Life works exactly the same. If you do good things, you’ll receive good things. If you do bad things, you’ll receive bad things. Yes, in some cases, you can do good things and be rewarded with bad things, but the bad things are usually temporary—a preliminary bump in the road on the way to better things.

[su_pullquote align=”right”]But what I’ve learned about following Jesus is that it isn’t really your actions that determine your success.[/su_pullquote]

But what I’ve learned about following Jesus is that it isn’t really your actions that determine your success. Yes, your actions play a huge role. But more important than your actions are your motivations. Why do you do what you do? What is in your heart?

I mean, look at our pear trees. Sure, they’re both pear trees, and they both produce pears. But the old trees give us big, hard, misshapen fibrous chunks of woody fruit. The new tree gives us soft, sweet, juicy fruit. The old pears are perfectly edible. They just take more work to process because you have to cut out all the bad stuff to get to the parts that actually taste like pear.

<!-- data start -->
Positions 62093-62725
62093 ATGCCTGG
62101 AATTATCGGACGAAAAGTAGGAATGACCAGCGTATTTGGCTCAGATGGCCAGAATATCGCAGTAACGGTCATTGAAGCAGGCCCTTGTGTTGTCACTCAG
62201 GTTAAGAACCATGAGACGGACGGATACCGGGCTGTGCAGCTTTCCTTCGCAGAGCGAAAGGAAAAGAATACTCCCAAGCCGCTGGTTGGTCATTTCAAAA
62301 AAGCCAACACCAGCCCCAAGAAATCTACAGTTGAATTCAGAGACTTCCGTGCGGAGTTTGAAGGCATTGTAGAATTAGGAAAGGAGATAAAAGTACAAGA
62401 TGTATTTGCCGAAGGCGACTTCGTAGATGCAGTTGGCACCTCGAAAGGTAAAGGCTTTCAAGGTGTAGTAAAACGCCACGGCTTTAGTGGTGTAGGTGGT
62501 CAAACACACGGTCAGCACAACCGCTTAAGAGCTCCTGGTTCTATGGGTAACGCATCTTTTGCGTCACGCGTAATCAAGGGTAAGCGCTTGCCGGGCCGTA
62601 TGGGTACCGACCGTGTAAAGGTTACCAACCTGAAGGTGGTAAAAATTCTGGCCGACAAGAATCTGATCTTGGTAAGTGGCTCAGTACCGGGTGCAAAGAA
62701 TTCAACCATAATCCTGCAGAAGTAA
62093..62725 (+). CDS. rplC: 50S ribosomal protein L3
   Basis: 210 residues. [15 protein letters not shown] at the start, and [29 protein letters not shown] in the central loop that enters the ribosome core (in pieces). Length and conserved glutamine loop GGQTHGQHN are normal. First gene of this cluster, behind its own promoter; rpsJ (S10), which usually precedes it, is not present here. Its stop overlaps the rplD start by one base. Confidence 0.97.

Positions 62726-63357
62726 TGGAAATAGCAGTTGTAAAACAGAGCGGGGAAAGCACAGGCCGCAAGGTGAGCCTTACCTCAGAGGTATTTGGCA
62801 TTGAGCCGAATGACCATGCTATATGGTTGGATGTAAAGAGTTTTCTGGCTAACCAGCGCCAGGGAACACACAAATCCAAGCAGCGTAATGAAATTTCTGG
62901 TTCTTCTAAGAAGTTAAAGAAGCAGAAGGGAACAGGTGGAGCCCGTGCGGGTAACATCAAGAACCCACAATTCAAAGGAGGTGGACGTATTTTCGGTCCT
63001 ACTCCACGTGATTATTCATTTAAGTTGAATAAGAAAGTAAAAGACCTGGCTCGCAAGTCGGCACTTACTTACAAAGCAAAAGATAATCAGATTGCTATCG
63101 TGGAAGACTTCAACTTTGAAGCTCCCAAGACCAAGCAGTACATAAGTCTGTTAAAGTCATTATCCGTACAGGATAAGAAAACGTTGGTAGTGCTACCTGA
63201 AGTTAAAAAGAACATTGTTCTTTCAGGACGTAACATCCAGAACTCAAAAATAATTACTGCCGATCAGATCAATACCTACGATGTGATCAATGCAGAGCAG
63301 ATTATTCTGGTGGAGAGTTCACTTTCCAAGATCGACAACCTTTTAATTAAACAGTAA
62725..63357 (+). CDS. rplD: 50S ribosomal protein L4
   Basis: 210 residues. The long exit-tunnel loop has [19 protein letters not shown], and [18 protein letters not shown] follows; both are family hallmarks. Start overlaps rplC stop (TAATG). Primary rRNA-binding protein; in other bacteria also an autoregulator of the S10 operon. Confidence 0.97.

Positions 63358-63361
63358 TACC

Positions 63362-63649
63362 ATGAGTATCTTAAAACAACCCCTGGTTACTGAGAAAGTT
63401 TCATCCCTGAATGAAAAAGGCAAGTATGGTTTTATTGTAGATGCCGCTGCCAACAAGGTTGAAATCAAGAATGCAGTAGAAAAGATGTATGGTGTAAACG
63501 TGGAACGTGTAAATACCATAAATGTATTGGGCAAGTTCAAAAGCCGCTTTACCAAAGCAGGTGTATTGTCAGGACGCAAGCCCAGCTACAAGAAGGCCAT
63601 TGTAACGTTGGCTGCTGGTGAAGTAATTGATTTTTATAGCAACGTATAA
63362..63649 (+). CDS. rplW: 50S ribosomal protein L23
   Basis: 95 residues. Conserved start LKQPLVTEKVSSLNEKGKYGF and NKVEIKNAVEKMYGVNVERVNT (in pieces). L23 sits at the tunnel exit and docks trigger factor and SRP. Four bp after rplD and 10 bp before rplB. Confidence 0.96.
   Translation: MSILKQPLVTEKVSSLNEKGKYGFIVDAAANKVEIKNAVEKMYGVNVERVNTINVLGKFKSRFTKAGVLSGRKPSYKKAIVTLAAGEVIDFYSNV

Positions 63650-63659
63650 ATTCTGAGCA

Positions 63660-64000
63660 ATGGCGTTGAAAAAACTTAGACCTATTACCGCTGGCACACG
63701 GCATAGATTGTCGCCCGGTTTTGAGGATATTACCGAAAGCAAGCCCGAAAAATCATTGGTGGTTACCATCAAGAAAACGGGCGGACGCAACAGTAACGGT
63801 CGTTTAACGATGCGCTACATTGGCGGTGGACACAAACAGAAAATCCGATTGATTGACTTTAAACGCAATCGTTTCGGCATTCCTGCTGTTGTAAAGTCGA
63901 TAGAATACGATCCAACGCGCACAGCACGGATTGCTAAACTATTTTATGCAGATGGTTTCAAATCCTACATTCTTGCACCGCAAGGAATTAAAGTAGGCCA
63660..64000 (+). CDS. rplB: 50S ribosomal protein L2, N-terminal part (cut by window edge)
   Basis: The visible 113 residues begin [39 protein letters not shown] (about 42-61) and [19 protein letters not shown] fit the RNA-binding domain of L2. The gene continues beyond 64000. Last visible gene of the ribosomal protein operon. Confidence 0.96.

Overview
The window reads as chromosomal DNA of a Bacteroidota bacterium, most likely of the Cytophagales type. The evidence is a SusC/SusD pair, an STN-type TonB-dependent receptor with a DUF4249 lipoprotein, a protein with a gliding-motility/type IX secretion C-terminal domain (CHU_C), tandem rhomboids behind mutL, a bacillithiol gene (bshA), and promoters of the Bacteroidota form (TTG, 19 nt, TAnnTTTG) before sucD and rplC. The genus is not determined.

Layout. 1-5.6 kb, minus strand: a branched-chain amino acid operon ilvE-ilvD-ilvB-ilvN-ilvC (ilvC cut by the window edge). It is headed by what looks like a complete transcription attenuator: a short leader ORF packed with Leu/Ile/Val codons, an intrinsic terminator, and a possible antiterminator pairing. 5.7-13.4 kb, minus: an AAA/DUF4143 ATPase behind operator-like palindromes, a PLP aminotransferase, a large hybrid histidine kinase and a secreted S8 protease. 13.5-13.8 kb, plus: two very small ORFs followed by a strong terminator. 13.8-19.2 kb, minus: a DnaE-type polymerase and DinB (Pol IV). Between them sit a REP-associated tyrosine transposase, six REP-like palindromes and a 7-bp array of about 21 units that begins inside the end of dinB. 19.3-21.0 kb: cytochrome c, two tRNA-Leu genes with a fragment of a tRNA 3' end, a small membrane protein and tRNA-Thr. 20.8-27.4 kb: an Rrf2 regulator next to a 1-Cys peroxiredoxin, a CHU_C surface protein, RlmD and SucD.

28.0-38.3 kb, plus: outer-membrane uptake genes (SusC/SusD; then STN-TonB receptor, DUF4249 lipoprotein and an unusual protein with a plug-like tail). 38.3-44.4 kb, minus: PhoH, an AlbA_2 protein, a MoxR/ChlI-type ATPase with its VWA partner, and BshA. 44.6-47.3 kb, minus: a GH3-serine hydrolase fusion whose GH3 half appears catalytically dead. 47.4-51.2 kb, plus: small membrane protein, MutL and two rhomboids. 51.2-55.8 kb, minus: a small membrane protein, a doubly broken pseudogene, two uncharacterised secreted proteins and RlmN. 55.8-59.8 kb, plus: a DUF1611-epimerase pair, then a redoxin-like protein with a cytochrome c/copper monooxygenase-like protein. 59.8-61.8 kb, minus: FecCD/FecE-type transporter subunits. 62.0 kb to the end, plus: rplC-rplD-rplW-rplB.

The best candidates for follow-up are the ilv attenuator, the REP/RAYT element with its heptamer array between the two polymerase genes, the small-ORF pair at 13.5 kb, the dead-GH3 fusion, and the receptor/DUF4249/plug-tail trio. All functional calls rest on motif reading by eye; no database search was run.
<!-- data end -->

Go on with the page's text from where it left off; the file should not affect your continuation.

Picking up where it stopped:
You can work with the old hard pears, but you have to dig to get to the good stuff. The same is true if you do the right thing with the wrong motivation. Maybe you do what God says is right, and that’s great, but your heart isn’t joyful about it or happy or humble. You’ll get a good result back, yes, because you planted a good seed. But that result will be tainted by your bad attitude. And if you want to do something useful with it, you’ll have to dig out the unhelpful bits.